Fingerstylist Mark Vickness’ Solo Debut ‘Places’ is Varied and Virtuosic

A varied and virtuosic “photo album” of remote, gritty, and mystical locales

Two years in the making, Places draws on evocative landscapes ranging from a mist-shrouded inlet to a wind-swept mountain peak to create an aural journal of guitarist Mark Vickness’ travels. On a straightforward level, it’s a deeply personal, family-centered project— Vickness’ wife and two children contribute photos and poetry to the CD’s liner notes, and the guitarist’s deceased adoptive mother receives a heartfelt tribute with a shimmering rendition of Elisha Hoffman’s spiritual “I Must Tell Jesus.” But Vickness’ uncanny ability to evoke the complex emotions linked to these times and places transcends the specific and catapults his travelogue into the universal.

As one half of the acoustic jazz-fusion duo Glass House, Vickness has previously released three albums and one EP, but Places marks his solo debut. The fingerstylist makes the most of this opportunity to showcase the limitless sounds and textures that can be achieved primarily with his custom Michael Greenfield steel-string guitars. The exceptions to Vickness’ one-guitar-per-tune rule are his tumbling tabla run on “Flight of the Rays,” the squadron of strings—lowing cello, swooning viola, and cross-stitch violin—that knit the sinuous strands of the nine-minute “Wonder Lake Suite” into a restless coda, and the spectral looped and/or overdubbed textures that thread throughout the album.

“A Thousand Islands,” named for the lake in central California where Vickness proposed to his wife, weaves a tapestry of buzzing frets, pinging harmonics, and syncopated guitar-top taps that nod to Michael Hedges’ playing style. But moments later, the same composition dives into a warren of Baroque serpentine passages that recall the picking of Andrés Segovia disciple Christopher Parkening.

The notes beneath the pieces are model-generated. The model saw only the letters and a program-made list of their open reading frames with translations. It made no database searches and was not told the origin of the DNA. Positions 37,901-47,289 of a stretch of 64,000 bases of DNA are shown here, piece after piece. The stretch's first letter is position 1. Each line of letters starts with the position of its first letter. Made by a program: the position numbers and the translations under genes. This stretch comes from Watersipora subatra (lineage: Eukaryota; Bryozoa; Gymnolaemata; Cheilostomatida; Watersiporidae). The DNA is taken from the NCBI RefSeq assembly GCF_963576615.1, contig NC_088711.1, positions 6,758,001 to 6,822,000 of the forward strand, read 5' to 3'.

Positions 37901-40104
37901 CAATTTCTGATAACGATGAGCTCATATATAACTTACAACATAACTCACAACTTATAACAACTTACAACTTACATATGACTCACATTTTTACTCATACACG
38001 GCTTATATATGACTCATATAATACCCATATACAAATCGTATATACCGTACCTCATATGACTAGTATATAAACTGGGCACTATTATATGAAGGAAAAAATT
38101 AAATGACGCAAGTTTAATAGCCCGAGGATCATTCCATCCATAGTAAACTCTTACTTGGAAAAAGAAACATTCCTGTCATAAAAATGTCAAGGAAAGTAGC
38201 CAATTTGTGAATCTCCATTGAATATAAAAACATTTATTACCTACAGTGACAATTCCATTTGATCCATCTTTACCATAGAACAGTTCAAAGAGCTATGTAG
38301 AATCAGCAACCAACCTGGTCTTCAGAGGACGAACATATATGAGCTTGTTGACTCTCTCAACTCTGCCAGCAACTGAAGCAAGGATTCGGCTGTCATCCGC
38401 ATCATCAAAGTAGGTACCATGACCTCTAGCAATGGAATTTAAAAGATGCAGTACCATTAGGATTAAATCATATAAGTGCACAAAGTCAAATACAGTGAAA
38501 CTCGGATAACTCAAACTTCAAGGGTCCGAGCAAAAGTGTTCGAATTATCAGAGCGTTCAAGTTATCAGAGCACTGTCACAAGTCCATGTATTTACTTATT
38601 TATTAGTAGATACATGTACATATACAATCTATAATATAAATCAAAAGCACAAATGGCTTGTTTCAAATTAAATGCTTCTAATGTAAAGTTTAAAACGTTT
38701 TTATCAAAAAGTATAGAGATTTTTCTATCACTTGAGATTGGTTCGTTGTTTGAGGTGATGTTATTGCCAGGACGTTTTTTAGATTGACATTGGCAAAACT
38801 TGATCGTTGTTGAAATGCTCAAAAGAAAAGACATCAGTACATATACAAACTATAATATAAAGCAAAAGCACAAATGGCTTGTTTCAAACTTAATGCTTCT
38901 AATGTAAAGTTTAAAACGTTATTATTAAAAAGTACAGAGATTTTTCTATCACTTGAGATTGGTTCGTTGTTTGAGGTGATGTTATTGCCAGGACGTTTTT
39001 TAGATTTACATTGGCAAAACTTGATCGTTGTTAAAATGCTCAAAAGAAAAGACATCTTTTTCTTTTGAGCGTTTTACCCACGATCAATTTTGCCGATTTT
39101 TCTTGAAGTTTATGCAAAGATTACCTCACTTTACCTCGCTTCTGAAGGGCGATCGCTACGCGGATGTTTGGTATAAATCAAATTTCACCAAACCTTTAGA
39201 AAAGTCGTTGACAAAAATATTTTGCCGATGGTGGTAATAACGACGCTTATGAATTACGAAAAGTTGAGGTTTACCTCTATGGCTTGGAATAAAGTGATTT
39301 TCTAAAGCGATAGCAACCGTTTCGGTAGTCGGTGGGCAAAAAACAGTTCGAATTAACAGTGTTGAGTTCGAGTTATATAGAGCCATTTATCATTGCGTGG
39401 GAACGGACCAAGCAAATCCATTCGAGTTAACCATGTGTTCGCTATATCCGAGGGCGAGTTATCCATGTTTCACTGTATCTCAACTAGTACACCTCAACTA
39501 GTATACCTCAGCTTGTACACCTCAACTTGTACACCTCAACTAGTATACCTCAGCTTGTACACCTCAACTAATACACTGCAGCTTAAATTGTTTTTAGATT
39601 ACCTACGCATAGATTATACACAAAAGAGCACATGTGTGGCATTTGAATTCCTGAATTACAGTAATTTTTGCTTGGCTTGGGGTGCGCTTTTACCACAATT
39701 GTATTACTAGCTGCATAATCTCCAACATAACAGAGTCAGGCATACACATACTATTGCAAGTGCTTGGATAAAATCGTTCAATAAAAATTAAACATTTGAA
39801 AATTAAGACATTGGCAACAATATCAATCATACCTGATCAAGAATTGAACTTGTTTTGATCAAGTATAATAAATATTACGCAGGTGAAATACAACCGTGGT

Playing a custom Matt Mustapick guitar, Vickness mimics the sympathetic resonance strings heard on an Indian sarod on the galloping and sprightly “Wind River.” A double-necked Ovation, with six strings on one neck and 12 on the other, produces sonar-like harmonics and wavering zither-like tintinnabulations on “Flight of the Rays,” a snapshot of manta rays Vickness saw skimming gracefully through the sea off the coast of Hawaii.

The jagged Alaskan coastline emerges from a fog bank on “Prince William Sound,” where slipknot picking threads like a gamelan through percussive swipes and chugging clockwork tapping that imitates a ship’s engine. A silvery glissando parts like a sheer waterfall to reveal resonating countermelodies and insistent squawking strums on “Bishop Pass.”


“New York City,” named after the urban hub frequented by Long Island native Vickness, is depicted as a peripatetic subway ride from neighborhood to borough and back. Here Vickness’ twanging, radiating chords and springy, hammered dulcimer-like taps suggest a train echoing in tunnels and clattering across trestles. The Big Apple is revisited in “NYC 2.0,” which utilizes the same tunings and material as the previous composition for a grimier and funkier instrumental. As arpeggiated picking on the upper strings keeps pace with a slinky backbeat on the lower, Vickness spins airy and chiming textures reminiscent of the multilayered ghost drones employed by the Velvet Underground.

A varied and virtuosic “photo album” of remote, gritty, and mystical locales, Places traces a map of Vickness’ emotional life, while sketching the subtle and winding pathways creativity takes on its way to fruition.

This article originally appeared in the November 2018 issue of Acoustic Guitar magazine.

Pat Moran
Pat Moran

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